N2 - In the mammalian central nervous system, the excitatory amino acid transmitter L-glutamate activates three pharmacologically distinguishable receptors, the N-methyl-D-aspartate (NMDA), kainate, and quisqualate receptors. The present paper addresses the issue of whether these three receptors operate independent channels or whether they share channels that may have several conductance substates. The Xenopus oocyte provides a system for expression of exogenous mRNAs that permits detailed study of receptor structure and function. In oocytes injected with rat brain mRNA, NMDA has a stoichiometry of channel activation different from that for kainate and quisqualate. NMDA activates its own channels as indicated by simple summation or near-summation of currents evoked by NMDA with those evoked by quisqualate or kainate. Deviations from summation are ascribable to lack of selectivity in which an agonist at one receptor acts as a weak antagonist at another receptor. A further indication of separate channels is that block of NMDA channels by Mg2+ or phencyclidine has no effect on kainate or quisqualate responses evoked during the block. Interactions of kainate and quisqualate are more complex, but they can be explained by lack of complete specificity of these agonists for their own receptors.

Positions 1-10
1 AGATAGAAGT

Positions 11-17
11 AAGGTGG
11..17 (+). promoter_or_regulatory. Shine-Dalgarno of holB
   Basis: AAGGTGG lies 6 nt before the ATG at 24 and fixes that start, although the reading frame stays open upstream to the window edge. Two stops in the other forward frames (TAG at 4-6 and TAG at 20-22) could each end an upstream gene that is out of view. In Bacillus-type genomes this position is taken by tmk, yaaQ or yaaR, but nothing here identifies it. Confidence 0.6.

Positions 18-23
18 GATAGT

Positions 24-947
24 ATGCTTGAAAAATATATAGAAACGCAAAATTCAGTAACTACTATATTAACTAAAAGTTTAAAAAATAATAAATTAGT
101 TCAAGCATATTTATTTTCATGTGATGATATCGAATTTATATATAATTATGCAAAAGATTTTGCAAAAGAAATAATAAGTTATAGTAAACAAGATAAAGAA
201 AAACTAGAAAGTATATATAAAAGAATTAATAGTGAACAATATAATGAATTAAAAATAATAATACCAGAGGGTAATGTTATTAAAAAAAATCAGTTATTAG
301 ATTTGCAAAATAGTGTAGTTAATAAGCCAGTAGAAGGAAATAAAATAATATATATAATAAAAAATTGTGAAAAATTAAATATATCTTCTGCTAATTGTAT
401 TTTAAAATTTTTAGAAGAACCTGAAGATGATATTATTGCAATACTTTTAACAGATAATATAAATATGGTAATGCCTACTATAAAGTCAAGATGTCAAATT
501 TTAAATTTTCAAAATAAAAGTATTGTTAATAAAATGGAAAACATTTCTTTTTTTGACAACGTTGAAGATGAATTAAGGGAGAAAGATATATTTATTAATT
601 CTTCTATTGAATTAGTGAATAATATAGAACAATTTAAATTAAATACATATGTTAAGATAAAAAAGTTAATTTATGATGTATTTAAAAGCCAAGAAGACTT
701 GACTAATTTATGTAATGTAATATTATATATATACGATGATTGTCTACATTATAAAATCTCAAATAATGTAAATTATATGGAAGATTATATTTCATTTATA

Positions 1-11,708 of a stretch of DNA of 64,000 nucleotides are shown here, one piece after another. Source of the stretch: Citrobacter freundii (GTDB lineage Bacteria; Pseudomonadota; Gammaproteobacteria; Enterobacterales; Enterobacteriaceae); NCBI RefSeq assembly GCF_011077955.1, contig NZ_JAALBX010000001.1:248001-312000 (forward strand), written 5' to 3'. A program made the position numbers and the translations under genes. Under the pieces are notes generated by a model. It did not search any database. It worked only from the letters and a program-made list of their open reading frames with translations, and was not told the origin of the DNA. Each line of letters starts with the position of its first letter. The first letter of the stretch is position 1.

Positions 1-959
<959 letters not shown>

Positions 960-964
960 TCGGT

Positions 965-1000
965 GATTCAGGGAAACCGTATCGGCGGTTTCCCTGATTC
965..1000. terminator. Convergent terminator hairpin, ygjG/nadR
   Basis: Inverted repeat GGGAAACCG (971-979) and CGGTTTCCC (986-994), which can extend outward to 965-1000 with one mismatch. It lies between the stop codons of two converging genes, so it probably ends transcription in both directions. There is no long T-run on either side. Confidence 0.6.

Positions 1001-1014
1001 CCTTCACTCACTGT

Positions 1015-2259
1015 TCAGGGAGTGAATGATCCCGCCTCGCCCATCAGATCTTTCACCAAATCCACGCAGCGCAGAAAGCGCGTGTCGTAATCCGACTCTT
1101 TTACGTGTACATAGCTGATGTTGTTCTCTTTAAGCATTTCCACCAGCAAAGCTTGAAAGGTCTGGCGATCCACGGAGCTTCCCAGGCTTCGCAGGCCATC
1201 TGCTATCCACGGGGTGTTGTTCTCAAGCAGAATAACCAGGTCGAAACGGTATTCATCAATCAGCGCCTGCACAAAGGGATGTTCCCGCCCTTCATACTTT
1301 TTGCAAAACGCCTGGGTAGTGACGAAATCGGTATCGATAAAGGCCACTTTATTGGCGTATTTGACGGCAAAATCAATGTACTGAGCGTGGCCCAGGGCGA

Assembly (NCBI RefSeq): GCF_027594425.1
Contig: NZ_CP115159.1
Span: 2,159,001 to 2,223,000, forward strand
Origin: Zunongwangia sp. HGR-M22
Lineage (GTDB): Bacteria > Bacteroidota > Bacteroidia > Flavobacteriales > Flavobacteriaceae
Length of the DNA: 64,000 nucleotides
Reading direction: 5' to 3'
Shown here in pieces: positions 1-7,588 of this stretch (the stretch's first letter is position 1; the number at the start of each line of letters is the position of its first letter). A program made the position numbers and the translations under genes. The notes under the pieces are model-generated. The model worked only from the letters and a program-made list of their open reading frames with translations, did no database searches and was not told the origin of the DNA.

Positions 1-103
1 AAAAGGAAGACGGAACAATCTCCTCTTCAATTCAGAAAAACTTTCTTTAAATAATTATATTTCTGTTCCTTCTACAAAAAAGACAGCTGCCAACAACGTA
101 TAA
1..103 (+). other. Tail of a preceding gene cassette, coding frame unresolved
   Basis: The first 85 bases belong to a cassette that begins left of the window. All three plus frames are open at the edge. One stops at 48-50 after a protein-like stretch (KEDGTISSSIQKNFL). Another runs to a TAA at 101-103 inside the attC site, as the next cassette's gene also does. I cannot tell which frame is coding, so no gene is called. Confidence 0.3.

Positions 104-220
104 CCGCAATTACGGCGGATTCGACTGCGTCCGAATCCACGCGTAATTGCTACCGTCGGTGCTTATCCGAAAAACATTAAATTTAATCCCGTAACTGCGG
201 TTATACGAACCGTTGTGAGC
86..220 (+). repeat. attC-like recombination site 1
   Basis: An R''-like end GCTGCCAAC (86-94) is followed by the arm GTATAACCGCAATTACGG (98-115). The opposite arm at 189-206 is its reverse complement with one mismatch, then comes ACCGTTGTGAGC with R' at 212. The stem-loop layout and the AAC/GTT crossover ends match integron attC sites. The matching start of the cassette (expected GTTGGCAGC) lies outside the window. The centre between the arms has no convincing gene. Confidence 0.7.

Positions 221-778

AB - In the mammalian central nervous system, the excitatory amino acid transmitter L-glutamate activates three pharmacologically distinguishable receptors, the N-methyl-D-aspartate (NMDA), kainate, and quisqualate receptors. The present paper addresses the issue of whether these three receptors operate independent channels or whether they share channels that may have several conductance substates. The Xenopus oocyte provides a system for expression of exogenous mRNAs that permits detailed study of receptor structure and function. In oocytes injected with rat brain mRNA, NMDA has a stoichiometry of channel activation different from that for kainate and quisqualate. NMDA activates its own channels as indicated by simple summation or near-summation of currents evoked by NMDA with those evoked by quisqualate or kainate. Deviations from summation are ascribable to lack of selectivity in which an agonist at one receptor acts as a weak antagonist at another receptor. A further indication of separate channels is that block of NMDA channels by Mg2+ or phencyclidine has no effect on kainate or quisqualate responses evoked during the block. Interactions of kainate and quisqualate are more complex, but they can be explained by lack of complete specificity of these agonists for their own receptors.

UR - http://www.scopus.com/inward/record.url?scp=0024516458&partnerID=8YFLogxK

UR - http://www.scopus.com/inward/citedby.url?scp=0024516458&partnerID=8YFLogxK

M3 - Article

VL - 86

SP - 2083

EP - 2087

JO - Proceedings of the National Academy of Sciences of the United States of America

JF - Proceedings of the National Academy of Sciences of the United States of America

SN - 0027-8424

IS - 6

ER -